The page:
Now you already know all the important clean code rules for one and several classes and even unit testing. What's missing now: In large projects, you usually have to work with code that you didn't write yourself. You should write new code based on existing code and therefore you have to understand it and modify and extend it if necessary. How can you tell if the existing code quality is good enough or not? The answer is relatively simple: If the existing code violates the Clean Code and SOLID rules and has no or only poor tests, then the probability is quite high that it is code with poor quality. This is exactly why there is a catalogue for the so-called code smells.

Code smells are code that smells of errors and complexity. This is even put very diplomatically. Code smells is code that simply stinks because it is so badly written. Such bad code slows down development and reduces productivity and joy in programming. The first step in eliminating such bad code is to recognise it immediately; this is initially a matter of practice and experience. Nevertheless, there is a catalogue for Code Smells (Names, Functions, Comments and Test Smells) with over 20 patterns. We look at the most important patterns that can be used to turn bad code into good code, using many code examples and best practice techniques. This task - turning bad code into good code - is extremely important and very challenging, because it requires knowledge of refactoring patterns and can only be learned through intensive practice and many programming tasks. For this reason, we offer an additional course "Improve Your Java Code" for this purpose, which is the ideal companion for working with legacy code.

YOUR TRAINERS

The Java Legacy Code course will be taught by one of the following instructors:

CERTIFICATE

Of course, as a participant in the Techniques for Working with Java Legacy Code course, you will receive a certificate. Prerequisite for this is the complete participation in all course units and programming tasks and the successful programming of a small final project. This, however, will be more fun than stressful for you after this intensive Java Legacy Code training.

AGENDA

Of course, as a participant in the Techniques for Working with Java Legacy Code course, you will receive a certificate. Prerequisite for this is the complete participation in all course units and programming tasks and the successful programming of a small final project. This, however, will be more fun than stressful for you after this intensive Java Legacy Code training.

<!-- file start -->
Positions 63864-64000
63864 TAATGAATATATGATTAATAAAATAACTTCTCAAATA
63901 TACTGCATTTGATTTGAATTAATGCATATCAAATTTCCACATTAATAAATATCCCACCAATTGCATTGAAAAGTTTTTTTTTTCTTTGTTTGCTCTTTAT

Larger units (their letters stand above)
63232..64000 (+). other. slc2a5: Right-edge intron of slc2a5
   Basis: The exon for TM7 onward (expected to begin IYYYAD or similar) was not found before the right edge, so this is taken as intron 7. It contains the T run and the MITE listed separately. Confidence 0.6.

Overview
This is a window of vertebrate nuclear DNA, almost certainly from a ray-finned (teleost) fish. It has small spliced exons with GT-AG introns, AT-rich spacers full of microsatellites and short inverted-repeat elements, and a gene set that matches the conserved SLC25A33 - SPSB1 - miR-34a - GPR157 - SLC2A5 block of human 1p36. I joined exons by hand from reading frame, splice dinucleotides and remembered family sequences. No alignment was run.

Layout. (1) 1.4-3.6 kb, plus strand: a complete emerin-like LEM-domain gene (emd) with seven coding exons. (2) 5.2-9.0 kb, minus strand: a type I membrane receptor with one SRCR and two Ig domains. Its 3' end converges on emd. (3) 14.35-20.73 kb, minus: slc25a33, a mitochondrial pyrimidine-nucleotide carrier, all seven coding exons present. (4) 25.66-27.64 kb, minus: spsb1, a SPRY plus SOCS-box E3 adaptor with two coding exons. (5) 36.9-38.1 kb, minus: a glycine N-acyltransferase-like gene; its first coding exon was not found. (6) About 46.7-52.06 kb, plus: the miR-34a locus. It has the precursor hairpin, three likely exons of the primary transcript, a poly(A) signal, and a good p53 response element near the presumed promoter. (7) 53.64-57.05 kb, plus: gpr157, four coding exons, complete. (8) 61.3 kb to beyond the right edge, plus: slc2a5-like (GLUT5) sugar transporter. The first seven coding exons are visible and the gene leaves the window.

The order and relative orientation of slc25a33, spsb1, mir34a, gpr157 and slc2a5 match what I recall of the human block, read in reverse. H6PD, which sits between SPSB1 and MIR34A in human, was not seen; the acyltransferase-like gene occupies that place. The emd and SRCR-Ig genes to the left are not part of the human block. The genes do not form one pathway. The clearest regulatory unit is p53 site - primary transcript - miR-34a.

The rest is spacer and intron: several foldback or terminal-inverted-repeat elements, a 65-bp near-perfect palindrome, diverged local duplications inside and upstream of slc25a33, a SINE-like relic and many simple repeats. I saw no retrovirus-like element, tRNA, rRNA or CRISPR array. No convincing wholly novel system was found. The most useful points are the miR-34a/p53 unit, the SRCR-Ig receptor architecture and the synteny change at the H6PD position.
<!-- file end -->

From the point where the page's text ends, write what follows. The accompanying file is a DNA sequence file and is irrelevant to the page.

Working with Java Legacy Code Day 1

Code Rote

  • Bad Code
  • Productivity Problem
  • Manager Reaction
  • Code Rote
  • Rigidity
  • Fragility
  • Inseparability
  • Opacity

Clean Code

  • Definition: Boosch
  • Definition: Stroustrup
  • Definition: Cunningham
  • Definition: Feathers

Names Rules

  • Good Name
  • Bad Name
  • Ottinger's Rules
  • Intention-Revealing
  • Pronounceable
  • Searchable
  • Describe the Problem
  • Avoid Desinformation
  • Meaningful Distinctions
  • Avoid Hungarian notation
  • Parts of Speech
  • Scrope Length Rules

Functions

  • Function Grammar
  • Big Function
  • Extract Rule
  • Step-Down Rule
  • Command-Query
  • Parameter List Rules
  • Maximal three Arguments
  • No Boolean Argument
  • No output Argument
  • No null Argument
  • Statement Rules
  • Do One Thing Rule
  • Small Function Rule
  • Hidden Classes Rule
  • Minimize Side-Effect
  • Avoid Switch

Error Handling Rules

  • Error Handling First
  • Prefer Exception over Values
  • Exception Classes

Comments Rules

  • Good Comments
  • Legal Comments
  • Informative Comments
  • Explanation of Intent
  • Clarification
  • TODO Comments
  • Javadocs in APIs
  • Bad Comments
  • Mumbling Comments
  • Redundant Comments
  • Misleading Comments
  • Mandated Comments
  • Journal Comments
  • Noise Comments
  • Scary Noise Comments

Working with Java Legacy Code Day 2

Object-Oriented 

  • What is object-oriented
  • Dependency Management
  • Dependency Inversion
  • Switch Statements
  • Fan-Out Problem

SOLID Principles

  • Single Responsibility
  • Open Close
  • Liskov Substitution
  • Interface Segregation
  • Dependency Inversion

Working with Java Legacy Code Day 3

Unit Test

  • Life Cycle and AAA Rules
  • JUnit 5 Annotations
  • JUnit 5 Asserstions
  • Parameterized Tests

Test Driven Development

  • What is TDD?
  • RED Phase
  • GREEN Phase
  • REFACTORING Phase

Code Smells: Names

  • Bad names
  • Unambiguous Names
  • Encodings Names
  • ...

Code Smells: Function

  • Too Many Arguments
  • Output Arguments
  • Flag Arguments
  • Dead Function

Code Smells: Comments

  • Inappropriate Information
  • Obsolete Comment
  • Redundant Comment
  • Commented-Out Code

Code Smells: Test

  • Insufficient Tests
  • Test Ambiguity
  • Exhaustively Test
  • Slow Tests

Course formats / dates

1 Day Crash Course

In München oder Online

3 Days Course

In München oder Online

4-Wochen-Training

€1,876.00
Participation possible at any time

4-Wochen-Training copy

€899.00
Participation possible at any time

For teams

Are you interested in a course for your team? Get in touch - we will find a perfect solution. Our professionals are also happy to come to you. Among other things, we offer:

  • In-house training
  • Technical coaching
  • Consulting
Request Request

Questions & Service

Our service team will be happy to advise you personally. Mon-Fri from 9.00 to 18.00 under:
+49 89 17958-820
info@coding-academy.com

References